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September is back to school for students. But this year, it’s also back to #climatestrikes for many students who have taken a break from striking for climate on Fridays during their summer vacation. The Fridays for Future phenomenon—a movement started by Greta Thunberg—has spread around the globe like the wildfires of the Amazon and Siberia (pun intended).

In Ottawa (where I live) students and adults will converge on Parliament Hill in vast numbers to demand more ambitious climate action from our government just a few short weeks before Canada’s next general election on October 21.

Teachable Climate Moments

“Sometimes it’s the students who teach,” write Jonathan Isham and Lee Smithey in their recent opinion piece in The Guardian. They refer to Greta Thunberg’s recent arrival in New York, after crossing the Atlantic in a zero-emissions boat, as a “teachable moment”. Of course the number of teaching opportunities schools provide is limitless. But in a climate crisis, teachable moments take on a larger-than-life dimension.

Adults have a moral obligation and responsibility to prepare their children for their future. And while we cannot diminish the value of formal education and the role of schools in preparing youth for future careers and contributions to society, focusing on the right climate teachable moments is crucial as the climate crisis stares us in the face. The climate crisis is an existential crisis—survival or extinction—for students. How can teachers help their students cope with such a troubling reality?

Today’s adults cannot save your future

This first teachable moment is a very bitter pill to swallow for adults. It demands that we humbly admit that we are failing to deal with the climate crisis. After decades of climate procrastination, we are no closer to tackling climate change than we were thirty years ago at the Earth Summit. Climate has too often been relegated to the bottom of the agenda—something we’ll get to if we have time and if there’s enough money left.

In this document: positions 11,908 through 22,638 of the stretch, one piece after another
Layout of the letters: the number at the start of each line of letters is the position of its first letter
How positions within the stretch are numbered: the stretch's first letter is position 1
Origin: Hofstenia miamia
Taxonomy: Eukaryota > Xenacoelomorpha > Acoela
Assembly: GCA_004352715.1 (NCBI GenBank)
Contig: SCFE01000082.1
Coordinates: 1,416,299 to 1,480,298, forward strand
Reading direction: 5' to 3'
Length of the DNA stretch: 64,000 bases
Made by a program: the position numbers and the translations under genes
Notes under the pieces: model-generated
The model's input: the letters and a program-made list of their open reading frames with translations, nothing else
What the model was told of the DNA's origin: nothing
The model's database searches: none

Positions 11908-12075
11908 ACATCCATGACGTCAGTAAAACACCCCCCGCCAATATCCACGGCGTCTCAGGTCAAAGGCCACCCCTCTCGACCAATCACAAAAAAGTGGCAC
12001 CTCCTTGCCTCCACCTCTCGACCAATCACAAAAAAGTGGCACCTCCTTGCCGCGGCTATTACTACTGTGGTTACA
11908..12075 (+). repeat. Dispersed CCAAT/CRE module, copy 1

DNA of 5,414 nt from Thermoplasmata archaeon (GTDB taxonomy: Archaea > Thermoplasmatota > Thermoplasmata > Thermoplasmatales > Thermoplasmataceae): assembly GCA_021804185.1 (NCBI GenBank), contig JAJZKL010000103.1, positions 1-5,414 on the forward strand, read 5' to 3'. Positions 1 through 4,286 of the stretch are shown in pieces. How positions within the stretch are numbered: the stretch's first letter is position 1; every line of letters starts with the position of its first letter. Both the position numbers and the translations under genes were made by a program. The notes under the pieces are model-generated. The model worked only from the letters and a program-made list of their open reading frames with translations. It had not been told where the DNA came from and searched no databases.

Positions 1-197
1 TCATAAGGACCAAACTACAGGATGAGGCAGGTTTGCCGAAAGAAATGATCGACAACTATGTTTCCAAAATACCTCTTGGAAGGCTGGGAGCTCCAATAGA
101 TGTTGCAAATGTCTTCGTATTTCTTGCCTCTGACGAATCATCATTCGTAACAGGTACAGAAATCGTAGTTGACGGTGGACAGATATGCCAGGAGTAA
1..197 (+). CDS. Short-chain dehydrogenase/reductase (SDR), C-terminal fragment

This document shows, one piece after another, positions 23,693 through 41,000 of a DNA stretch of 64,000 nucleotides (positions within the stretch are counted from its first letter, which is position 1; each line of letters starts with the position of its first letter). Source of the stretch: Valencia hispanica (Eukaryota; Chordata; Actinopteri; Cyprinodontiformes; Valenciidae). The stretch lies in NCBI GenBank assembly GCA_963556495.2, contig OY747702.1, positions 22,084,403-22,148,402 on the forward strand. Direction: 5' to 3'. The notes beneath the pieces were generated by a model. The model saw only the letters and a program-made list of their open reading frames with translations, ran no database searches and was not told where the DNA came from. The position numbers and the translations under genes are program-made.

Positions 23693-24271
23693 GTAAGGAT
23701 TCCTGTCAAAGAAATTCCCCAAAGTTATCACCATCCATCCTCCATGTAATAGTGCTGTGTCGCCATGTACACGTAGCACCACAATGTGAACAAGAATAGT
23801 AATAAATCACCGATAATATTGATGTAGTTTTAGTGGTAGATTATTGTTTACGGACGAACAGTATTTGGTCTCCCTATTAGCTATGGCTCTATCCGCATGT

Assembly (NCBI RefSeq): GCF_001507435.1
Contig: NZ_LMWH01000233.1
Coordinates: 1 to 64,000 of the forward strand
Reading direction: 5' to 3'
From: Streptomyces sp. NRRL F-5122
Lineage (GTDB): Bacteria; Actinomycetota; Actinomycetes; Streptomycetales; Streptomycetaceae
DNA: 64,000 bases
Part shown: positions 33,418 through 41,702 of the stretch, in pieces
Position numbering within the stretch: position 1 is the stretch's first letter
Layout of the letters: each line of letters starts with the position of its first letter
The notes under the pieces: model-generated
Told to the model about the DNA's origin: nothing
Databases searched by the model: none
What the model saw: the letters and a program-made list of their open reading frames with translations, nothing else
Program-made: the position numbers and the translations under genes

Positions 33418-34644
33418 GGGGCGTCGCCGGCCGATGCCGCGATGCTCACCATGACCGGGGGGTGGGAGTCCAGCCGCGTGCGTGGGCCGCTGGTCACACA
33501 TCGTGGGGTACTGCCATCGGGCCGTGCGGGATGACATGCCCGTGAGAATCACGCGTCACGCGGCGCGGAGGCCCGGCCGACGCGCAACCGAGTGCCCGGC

We have failed to take action when it was easier to do so. And now the monumental task of solving the climate crisis falls on the shoulders of youth—the next generation. Not only must we apologize for our inaction but we must convince students that we will support their actions and their demands for a healthy future.

School teachers and educators in general must teach students to forgive adults for their wavering on climate and help them rebuild the trust bond with the adults in their lives. We are all in this together is the mantra going forward. The potential of inclusiveness is a valuable life-lesson and the need to work together is a teachable moment.

One person can make a difference

In one short year, 16-year-old Greta Thunberg from Sweden has inspired millions of students around the world to join her Fridays for Future climate strikes calling for adults to deal with the emergency of global heating. Her perseverance and courage provide a golden teachable moment during the coming school year. In spite of her Asperger syndrome diagnosis and personal attacks from deniers, Greta has emerged as “the public face of the school climate strike movement” writes The Guardian. “When haters go after your looks and differences, it means they have nowhere left to go. And then you know you’re winning!” says Greta.

Students have so much to learn about their own power to make a difference and about the value of commitment and hard work.

Climate science is the key

The physics and the chemistry of climate change cannot be ignored. Deniers can have their own opinions but they cannot make up their own facts. An increased focus on environmental science will not only inform students, but more importantly, it will prepare them to take on the climate-constrained world we have created.

Their very survival will be based on science-based decision-making as they take over global leadership from the current generation of adults.

I make special reference to three milestone scientific reports which outline the fundamentals of the environmental challenge we face and the variety of climate action pathways that are needed to avert total climate catastrophe.

How to build political will to #ActOnClimate 

Sadly, the political will to tackle climate change does not happen naturally nor does it come easily for politicians. In fact, for too many politicians it doesn’t come at all. It must be forced upon them through public pressure. During the last year, over 1.5 million students on strike for climate have succeeded in turning up the political heat on governments and world leaders.

A new climate activism has become mainstream and is now forcing politicians to take action. This new breed of climate activists will stop at nothing to save their future. The next decade will be the last chance we have to save our way of life. We are facing desperate times which will progressively call for desperate measures.

Slowly people and governments are waking up to climate truth. Close to 1,000 jurisdictions in 18 countries have already declared a climate emergency, including Canada, France, Ireland, Portugal, Scotland and the UK. But this is only the beginning.